Bahamas has its own CBDC called Sand Dollar. The local CBDC has been in circulation for more than a year now.
In China, the digital currency is called e-CNY. Their local CBDC is showing humungous progress with about a hundred million users and transactions worth billions of yuan.
Sweden too is working on its own CBDC. Sveriges Riksbank, the central bank of Sweden, has been mulling about the CBDC. They’ve made a proof of concept and are now testing the policy and technology implications of the CBDC.
To understand the CBDC and its implications, it is necessary to know three crucial points:
- Each country’s economy is different and hence, the implications of the CBDC will be different for every country i.e., there is no universal use case for the CBDC; it depends on the economy of a particular country.
- Financial stability and privacy should go hand-in-hand when adopting the CBDC for a country.
- A country’s policy and a change in design of the CBDC should always maintain a balance. It is necessary to keep a check on both the fronts.
In India, nine banks will participate in Wholesale CBDC’s pilot project. These banks include YES Bank, HSBC, the State Bank of India, HDFC Bank, ICICI Bank, IDFC Bank, the Bank of Baroda, Kotak Mahindra Bank and the IDFC First Bank.
“The 9 banks selected as Wholesale CBDCs will seek to settle interbank transactions on the CBDC framework. The framework will attempt to reduce transaction costs by reducing or replacing the need for a settlement guarantee infrastructure or for a collateral to mitigate settlement risk. This framework could also help reduce costs in settling cross-border transactions. The Stellar blockchain is built on solving these use cases, especially for small ticket remittances for illiquid currency pairs between banks,” says Anirudh A. Damani, Founder, Artha Group.
Benefits of the CBDC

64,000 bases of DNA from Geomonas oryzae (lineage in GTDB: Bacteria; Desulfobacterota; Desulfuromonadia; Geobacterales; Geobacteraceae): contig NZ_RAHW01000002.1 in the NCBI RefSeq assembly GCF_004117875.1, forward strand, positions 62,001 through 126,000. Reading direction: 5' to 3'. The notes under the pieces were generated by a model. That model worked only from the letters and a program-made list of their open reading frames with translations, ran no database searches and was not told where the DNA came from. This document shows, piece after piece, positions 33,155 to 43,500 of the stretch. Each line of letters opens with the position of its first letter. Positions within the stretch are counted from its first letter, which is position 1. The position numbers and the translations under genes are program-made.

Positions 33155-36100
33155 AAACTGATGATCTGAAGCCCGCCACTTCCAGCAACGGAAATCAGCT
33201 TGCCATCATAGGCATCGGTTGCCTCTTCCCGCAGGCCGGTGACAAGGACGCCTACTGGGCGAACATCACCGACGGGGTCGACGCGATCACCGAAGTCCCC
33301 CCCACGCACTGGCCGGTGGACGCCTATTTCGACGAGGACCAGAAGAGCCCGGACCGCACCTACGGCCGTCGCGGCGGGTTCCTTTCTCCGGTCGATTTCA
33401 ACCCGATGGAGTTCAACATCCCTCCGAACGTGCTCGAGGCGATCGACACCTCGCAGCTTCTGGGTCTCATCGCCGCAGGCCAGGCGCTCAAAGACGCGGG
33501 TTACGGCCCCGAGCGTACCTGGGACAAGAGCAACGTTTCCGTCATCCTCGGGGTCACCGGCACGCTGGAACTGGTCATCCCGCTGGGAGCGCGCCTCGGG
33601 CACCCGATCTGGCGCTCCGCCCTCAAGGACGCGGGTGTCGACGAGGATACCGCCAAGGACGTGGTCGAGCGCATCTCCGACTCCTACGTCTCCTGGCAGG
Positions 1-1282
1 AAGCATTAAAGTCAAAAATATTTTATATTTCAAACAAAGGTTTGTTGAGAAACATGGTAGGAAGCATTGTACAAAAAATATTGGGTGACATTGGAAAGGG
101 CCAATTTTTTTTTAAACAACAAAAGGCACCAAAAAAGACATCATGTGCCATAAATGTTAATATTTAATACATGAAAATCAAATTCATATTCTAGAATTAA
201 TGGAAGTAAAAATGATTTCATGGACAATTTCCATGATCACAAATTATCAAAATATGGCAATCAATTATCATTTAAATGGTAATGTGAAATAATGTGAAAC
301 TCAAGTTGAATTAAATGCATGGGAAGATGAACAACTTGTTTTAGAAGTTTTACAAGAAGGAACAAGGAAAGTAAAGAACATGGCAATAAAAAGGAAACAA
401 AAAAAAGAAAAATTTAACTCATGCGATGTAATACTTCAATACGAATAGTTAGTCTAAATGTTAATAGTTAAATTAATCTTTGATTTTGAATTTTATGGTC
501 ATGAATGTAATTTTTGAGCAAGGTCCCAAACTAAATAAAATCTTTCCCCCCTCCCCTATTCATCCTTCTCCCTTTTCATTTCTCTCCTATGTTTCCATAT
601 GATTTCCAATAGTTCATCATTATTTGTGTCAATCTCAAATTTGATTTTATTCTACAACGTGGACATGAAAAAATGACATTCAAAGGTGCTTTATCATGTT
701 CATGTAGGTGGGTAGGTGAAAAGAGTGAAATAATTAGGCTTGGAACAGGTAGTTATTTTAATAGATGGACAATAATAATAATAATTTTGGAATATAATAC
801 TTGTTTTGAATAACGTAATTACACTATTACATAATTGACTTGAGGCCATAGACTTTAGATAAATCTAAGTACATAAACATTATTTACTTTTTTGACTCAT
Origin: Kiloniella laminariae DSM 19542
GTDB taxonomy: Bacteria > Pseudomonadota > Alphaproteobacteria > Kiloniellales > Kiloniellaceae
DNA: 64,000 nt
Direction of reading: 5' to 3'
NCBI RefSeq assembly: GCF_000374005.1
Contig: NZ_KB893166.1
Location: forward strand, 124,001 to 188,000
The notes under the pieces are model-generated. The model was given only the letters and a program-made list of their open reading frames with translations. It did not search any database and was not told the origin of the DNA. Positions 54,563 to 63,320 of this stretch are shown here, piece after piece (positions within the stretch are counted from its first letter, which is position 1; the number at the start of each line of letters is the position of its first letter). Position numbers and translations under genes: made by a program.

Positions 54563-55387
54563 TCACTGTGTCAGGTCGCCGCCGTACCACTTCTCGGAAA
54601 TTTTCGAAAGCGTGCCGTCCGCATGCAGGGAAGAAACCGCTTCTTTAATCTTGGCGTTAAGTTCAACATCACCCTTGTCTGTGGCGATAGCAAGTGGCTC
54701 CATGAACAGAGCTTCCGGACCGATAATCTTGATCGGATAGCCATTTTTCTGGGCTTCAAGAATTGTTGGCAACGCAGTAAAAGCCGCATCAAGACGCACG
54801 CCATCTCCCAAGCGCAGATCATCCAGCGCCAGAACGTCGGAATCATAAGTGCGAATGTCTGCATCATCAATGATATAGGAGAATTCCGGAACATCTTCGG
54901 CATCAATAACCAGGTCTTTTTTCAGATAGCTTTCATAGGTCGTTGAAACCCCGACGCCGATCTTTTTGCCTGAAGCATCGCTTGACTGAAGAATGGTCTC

According to a Bank for International Settlements (BIS) report, wholesale CBDCs are intended for the settlement of interbank transfers and related wholesale transactions. They serve the same purpose as the reserves held at the central bank but with additional functionality.
Furthermore, settlement systems can be revolutionized with the application of the CBDC for financial transactions that are undertaken by banks in the interbank market, the capital market and even by the banks dealing with the government securities segment by making them more safe, secure and efficient in terms of operational costs, collateral use and management of liquidity.
Another benefit of the CBDC is that it will reduce the costs associated with the management of physical currency notes. The E-rupee will also go a long way in saving the costs associated with the printing, storing and distribution of currency notes in banks. Thus, it will help in saving the environment by reducing paper usage.
It will also facilitate cross-border transactions, make cash management seamless and operations smoother.
“Three significant issues are posed by the advent of CBDCs: a rise in privacy threats, selecting privacy and security enhancing technologies, and regulatory architecture. The increased risk to users’ privacy is the first issue to be addressed with CBDCs. To stop data breaches, reliable data security systems must be installed. The Data Protection Bill and the establishment of the Data Protection Authority to monitor privacy compliance are still pending in India,” Arun Singhal, Founder, Source.One points out.
The way forward
“The primary focus of the RBI would be to assure financial inclusion, lower fraud and money laundering, ensure sovereign alternatives for digital payments, encourage local payment innovations, and develop a new vehicle for our monetary policy. These are just a few systemic objectives that central banks can address using CBDCs. In addition, it will be the basis for financial and economic stability, for ensuring competition and for promoting efficiency in payment markets,” Musharraf Hussain, COO, Ezeepay points out.
The quick adoption of the CBDC in real time depends hugely on the infrastructure that will be used for trading and for smooth exchanges. For this, Retail CBDC has to be integrated with the Real Time Gross Settlement (RTGS).
Digital currency is a huge step in India’s journey towards a cashless economy. The need of the hour is to make people more aware about its advantages and to promote its usage among the common people.
“A big challenge facing the CBDC is getting the POS terminals to accept an additional form of currency. It would require businesses and consumers to open digital wallets that can store currencies. Users will have to accept the direct control that the government would have on these wallets. Whether users would allow their entire monetary wealth to be converted into digital cash or whether it would be a complementary feature with niche use cases could be the existential questions facing CBDCs,” says Damani.
The RBI has said that the digital rupee system will “bolster India’s digital economy, enhance financial inclusion and make the monetary and payment systems more efficient”. The digital rupee has ushered in a new era, and it will go a long way in boosting the payment systems of the country.